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This page is dedicated to the display of the Behaviour SIG Conference 2023 poster abstracts, each submitted by proud delegates who have been taking part in brilliant research in entomology.

The Behaviour Special Interest Group (SIG) aims to provide an informal forum for the exchange of information, ideas and techniques relating to insect behaviour. 

Insect Behaviour is a very broad discipline, cutting across several research areas such as ecology, conservation, insect-plant interactions, pest management, chemical ecology, and genetics… so we should have lots to discuss!

Note: If you were chosen to have your poster displayed for the Behaviour SIG Conference 2023 but do not see it here, please let us know at and include your poster PDF file in the email.

Sandra Cortes – Rothamsted Research “Aphid infestation changes metabolic activity and composition of bacterial communities in the wheat rhizosphere”

Dr Tchoudjin Gertrude Loveline, University of Yaounde, Cameroon “Effect of habitat on diversity and composition of leaf litter ant species: implications for conservation management”

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Aphid infestation changes metabolic activity and composition of bacterial communities in the wheat rhizosphere

Poster abstract by Sandra Cortes, Rothamsted Research

Other authors: Adriana Torres-Ballesteros (Rothamsted Research); Vanessa Nessner-Kavamura (Rothamsted Research); Amanda Rasmussen (The University of Nottingham); John Caulfield (Rothamsted Research)

Plant-microbe interactions are fundamental to plant defence against herbivores, which cause significant losses in food production worldwide. This project aimed to study the effect of aphid feeding on wheat plants and in the bacterial communities in the wheat rhizosphere. We designed a microcosm experiment consisting of two treatments (with and without aphid infestation). Rhizosphere samples were taken (i) before infestation, (ii) two weeks post-infestation and (iii) four weeks post-infestation.

We analysed bacterial community profiles at taxonomical (16S rRNA gene sequencing) and physiological levels (Ecoplates, Biolog). Moreover, aboveground volatiles and root exudates were collected to characterise their chemical composition. After two weeks of infestation, bacterial diversity was reduced in the rhizosphere of aphid-infested plants in comparison with the non-infested, but a higher abundance of Actinobacteria and Firmicutes was observed. The physiological profiling showed an increase in microbial metabolic activity in the rhizosphere of aphid-infested plants, particularly in response to D-Xylose, N-acetyl D-glucosamine, and some amino acids (p < 0.05). We detected aboveground volatiles involved in herbivory response (e.g., limonene, α-cubebene, β-Ocimene) in aphid-infested plants. The effects of aphid infestation in both metabolic activity and bacterial communities after four weeks of infestation were less strong than in week two, suggesting a time-dependent effect of aphid feeding. Results from root exudate analysis will provide more information about the chemicals that play a crucial role in plant-microbe interactions under aphid feeding.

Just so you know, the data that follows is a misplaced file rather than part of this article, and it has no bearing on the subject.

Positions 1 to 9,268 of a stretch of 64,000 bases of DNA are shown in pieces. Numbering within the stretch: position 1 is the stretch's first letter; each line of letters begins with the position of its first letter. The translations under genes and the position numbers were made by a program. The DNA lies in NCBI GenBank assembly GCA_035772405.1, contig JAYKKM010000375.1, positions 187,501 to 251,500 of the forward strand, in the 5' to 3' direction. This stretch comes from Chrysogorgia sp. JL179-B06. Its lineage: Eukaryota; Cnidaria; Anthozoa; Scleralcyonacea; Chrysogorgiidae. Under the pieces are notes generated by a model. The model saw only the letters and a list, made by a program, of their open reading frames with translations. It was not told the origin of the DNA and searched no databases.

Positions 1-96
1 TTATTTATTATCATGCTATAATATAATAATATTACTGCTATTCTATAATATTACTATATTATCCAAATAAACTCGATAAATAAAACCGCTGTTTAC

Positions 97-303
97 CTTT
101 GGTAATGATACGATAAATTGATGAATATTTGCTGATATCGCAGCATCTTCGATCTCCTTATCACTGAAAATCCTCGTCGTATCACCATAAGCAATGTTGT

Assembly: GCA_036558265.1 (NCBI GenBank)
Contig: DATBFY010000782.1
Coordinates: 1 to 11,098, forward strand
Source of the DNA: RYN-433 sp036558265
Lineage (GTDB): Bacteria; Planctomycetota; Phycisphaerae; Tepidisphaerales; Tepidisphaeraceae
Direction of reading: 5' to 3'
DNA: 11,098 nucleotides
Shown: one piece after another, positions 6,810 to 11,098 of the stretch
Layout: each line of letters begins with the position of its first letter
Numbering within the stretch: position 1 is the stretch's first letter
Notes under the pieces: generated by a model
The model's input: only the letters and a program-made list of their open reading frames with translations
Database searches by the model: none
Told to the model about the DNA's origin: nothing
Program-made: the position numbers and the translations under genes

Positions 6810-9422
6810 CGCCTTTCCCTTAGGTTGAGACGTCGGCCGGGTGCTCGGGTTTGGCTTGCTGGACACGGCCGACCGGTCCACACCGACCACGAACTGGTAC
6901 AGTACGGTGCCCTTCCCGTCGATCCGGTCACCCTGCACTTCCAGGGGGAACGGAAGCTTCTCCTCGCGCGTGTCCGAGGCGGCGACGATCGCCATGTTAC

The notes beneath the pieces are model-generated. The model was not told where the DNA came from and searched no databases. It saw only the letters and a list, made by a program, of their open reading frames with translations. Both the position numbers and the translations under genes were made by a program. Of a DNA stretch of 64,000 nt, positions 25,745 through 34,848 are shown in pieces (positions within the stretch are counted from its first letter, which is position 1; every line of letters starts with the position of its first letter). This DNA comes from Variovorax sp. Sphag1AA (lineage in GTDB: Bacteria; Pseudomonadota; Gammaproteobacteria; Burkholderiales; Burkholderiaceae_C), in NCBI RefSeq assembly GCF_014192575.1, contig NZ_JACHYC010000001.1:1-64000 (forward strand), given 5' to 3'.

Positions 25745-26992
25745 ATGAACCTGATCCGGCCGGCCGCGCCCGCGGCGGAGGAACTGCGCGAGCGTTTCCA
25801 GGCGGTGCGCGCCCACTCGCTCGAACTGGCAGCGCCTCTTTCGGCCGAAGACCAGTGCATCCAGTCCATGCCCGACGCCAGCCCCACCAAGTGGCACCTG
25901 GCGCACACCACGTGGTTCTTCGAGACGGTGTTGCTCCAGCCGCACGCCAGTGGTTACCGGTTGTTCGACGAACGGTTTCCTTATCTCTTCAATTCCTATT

Effect of habitat on diversity and composition of leaf litter ant species: implications for conservation management

Poster abstract by Dr Tchoudjin Gertrude Loveline, University of Yaounde, Cameroon

Other authors: Prof.Djieto Lordon-Champlain.University of Yaounde, Cameroon

The future of tropical rain forests has never been more uncertain, as many of these forests are being rapidly destroyed and degraded through various forms of human impact, such as infrastructure development, agricultural expansion, and timber extraction. Ant species were sampled at five habitat types to determine the effect of land-use on their diversity and composition. Four methods were used to sample ant specimens bi-monthly from November 2018 to June 2020. A total of 306 ant species, belonging to 57 genera and 11 subfamilies were recorded. Shannon-Wiener’s index indicated that the highest diversity occurred in the forest habitat 209 (H’= 4.4). Significant differences (P<0.05) were observed between the banana farm and old cocoa farm, forest and young cocoa farm but not between the banana farm and palm grove; suggesting that ant diversity varied distinctly with land.

Forty-nine ant species (16.01%) were common to all five habitats while 19, 12, 8, 4 and 10 species were restricted to the Forest, Banana farm, Old cocoa farm, Young cocoa farm and Palm grove habitats respectively, and showed sensitivity to environmental gradients. These attributes make them potentially useful as subjects or tools for assessing the conservation value of habitats studied. Habitat patch level management for conservation action in the study area should aim at preserving sufficient vegetation that varies in diversity, physiognomy and complexity, as well as a herbaceous layer that encourages the accumulation of leaf litter at habitat sites. Since the forest habitat in this study may not be well insulated from anthropogenic pressures to guarantee the survival and establishment of resident species without intensive management, ant richness within the forest habitat can be encouraged by using vegetation linkages and corridors between the forest and its surrounding agrarian-transformed landscapes as a matrix.

Key words: ants, species, diversity, land use, habitats, anthropogenic disturbances

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